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Media owners reveal how Uhuru lectured them on Raila oath

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The Chairman of the Media Owners Association has revealed how President Uhuru Kenyatta and his team summoned its members for a meeting at State House only to lecture and threaten their media houses if they covered the swearing-in of Raila Odinga.

Hannington Gaya has this evening confirmed that the tone of the meeting, held on Friday last week, was a ‘dressing down’ in which the media was ‘read the riot act.’  The media owners were told their business licences would be revoked if they did not heed the directive.

The brief meeting was attended by President Uhuru Kenyatta, Deputy President William Ruto, Interior Cabinet Secretary Fred Matiangi, ICT Secretary Joe Mucheru and Attorney General Githu Muigai.

Editors have protested the move, saying it does not bode well for freedom of expression and press in the country. “This brazen threat is intended to intimidate the media from performing its rightful role of informing the public on matters affecting them,” says Mr Linus Kaikai, the Chairman of the Kenya Editors Guild.

RELATED: What no-live coverage order by Uhuru means for media

At the meeting, President Kenyatta openely threatened to shut down and revoke the licences of any media house that would broadcast live the planned purported swearing in of NASA leaders Raila Odinga and Kalonzo Musyoka on Tuesday. That direct threat has subsequently been echoed, off record by other senior members of government.

“We would like to remind the government to respect the freedom of the media guaranteed in Article 34 of the Constitution and the right of the public to information (Article 35) and desist from outdated methods of repression and to also respect the Bill of Rights,” says Mr Kaikai.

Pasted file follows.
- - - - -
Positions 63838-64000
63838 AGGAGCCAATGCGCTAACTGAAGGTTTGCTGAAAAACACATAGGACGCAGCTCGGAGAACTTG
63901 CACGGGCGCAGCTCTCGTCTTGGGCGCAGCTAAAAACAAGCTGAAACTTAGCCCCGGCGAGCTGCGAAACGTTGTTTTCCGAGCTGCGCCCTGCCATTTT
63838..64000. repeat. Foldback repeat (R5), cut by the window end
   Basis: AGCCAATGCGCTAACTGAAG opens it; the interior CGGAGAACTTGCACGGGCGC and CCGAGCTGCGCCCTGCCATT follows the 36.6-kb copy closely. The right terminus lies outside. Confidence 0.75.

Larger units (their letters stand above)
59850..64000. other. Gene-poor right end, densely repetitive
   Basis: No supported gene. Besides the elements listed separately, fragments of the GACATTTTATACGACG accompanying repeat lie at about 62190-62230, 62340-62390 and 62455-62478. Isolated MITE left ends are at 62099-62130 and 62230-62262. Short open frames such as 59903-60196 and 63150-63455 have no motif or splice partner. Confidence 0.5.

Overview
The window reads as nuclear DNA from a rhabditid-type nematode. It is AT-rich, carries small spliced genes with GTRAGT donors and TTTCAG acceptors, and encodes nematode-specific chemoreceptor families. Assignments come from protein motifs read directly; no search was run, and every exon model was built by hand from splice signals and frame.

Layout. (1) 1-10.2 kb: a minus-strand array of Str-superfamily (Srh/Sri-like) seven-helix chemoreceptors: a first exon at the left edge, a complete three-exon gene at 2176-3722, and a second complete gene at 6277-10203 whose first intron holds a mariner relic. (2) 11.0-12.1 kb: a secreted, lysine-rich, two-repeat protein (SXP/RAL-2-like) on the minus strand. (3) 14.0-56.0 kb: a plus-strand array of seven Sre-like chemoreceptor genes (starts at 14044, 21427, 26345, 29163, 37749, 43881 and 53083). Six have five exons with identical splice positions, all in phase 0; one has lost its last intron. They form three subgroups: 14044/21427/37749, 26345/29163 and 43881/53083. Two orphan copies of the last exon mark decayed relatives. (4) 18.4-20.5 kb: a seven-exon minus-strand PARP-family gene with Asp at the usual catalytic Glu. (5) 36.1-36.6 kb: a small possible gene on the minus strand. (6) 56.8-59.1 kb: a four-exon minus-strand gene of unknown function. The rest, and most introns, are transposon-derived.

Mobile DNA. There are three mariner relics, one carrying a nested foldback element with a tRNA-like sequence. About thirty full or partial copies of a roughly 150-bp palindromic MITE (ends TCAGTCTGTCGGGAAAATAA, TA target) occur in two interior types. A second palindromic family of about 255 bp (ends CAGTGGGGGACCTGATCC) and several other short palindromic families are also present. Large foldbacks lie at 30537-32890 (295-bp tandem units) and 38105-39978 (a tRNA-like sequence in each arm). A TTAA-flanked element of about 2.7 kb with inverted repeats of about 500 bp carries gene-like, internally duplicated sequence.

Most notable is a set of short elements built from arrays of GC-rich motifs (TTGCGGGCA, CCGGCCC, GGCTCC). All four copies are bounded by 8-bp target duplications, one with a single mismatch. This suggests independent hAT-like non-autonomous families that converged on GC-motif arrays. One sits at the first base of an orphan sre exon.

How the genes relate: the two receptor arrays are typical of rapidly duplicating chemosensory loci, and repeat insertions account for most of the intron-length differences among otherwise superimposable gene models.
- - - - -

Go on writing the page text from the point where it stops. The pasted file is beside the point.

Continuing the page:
STATEMENT ON DIRECT THREATS BY JUBILEE GOVERNMENT AGAINST THE MEDIA – KENYA EDITORS GUILD.

The Kenya Editors’ Guild is gravely alarmed over a developing trend by the government to gag or threaten the media over coverage of the current political events in the country.

We have just learnt today that on Friday last week, a section of media managers and select editors from the main media houses were quietly summoned to a meeting at the State House, Nairobi, the objectives which were unknown. But the proceedings should be clear cause for alarm to the media and the public.

The brief meeting attended by President Uhuru Kenyatta, Deputy President William Ruto, Interior Cabinet Secretary Fred Matiangi, ICT Secretary Joe Mucheru and AG Githu Muigai did not bode well for the freedom of expression and press in the country.

Kenya Editors Guild chairman, Linus Kaikai.

At the meeting, President Kenyatta expressly threatened to shut down and revoke the licences of any media house that would broadcast live the planned purported swearing in of NASA leaders Raila Odinga and Kalonzo Musyoka on Tuesday. That direct threat has subsequently been echoed, off record by other senior members of government.

The Guild is appalled by the details of the meeting which was held under an atmosphere of intimidation for the media representatives present. Chairman of the Media Owners Association Hannington Gaya this evening confirmed the tone of the meeting as a ‘dressing down’ in which the media was, quote; ‘read the riot act.’  This brazen threat is intended to intimidate the media from performing its rightful role of informing the public on matters affecting them.

We would like to state it with all the clarity we can that the media is not an actor in the ongoing contest between Jubilee and NASA over the outcome of the last General Election. The Media remains a mere messenger and a chronicler of any events happening in our country. Our country’s vibrant media is made up of competent professionals in journalists and editors that continue to make sound decisions on what constitutes news, in public interest.

READ: Raila acquires presidential flag and sword

Consequently, the Editors Guild condemns and rejects the threats and purported instructions issued at the State House on Friday. We call on all media houses and journalists to carry on their work diligently and to report impartially on all matters of public interest as they have always done. The government should also ensure that journalists are neither harmed nor intimidated as they perform their work on Tuesday and thereafter.

We would like to remind the government to respect the freedom of the media guaranteed in Article 34 of the Constitution and the right of the public to information (Article 35) and desist from outdated methods of repression and to also respect the Bill of Rights.

As the editors and journalists fraternity, we remain committed to professional ethics and credible editorial practices free from undue interference. 

Signed

Linus Kaikai

Chairman, Kenya Editors Guild

READ ALSO: How to deal with very difficult people without causing havoc 

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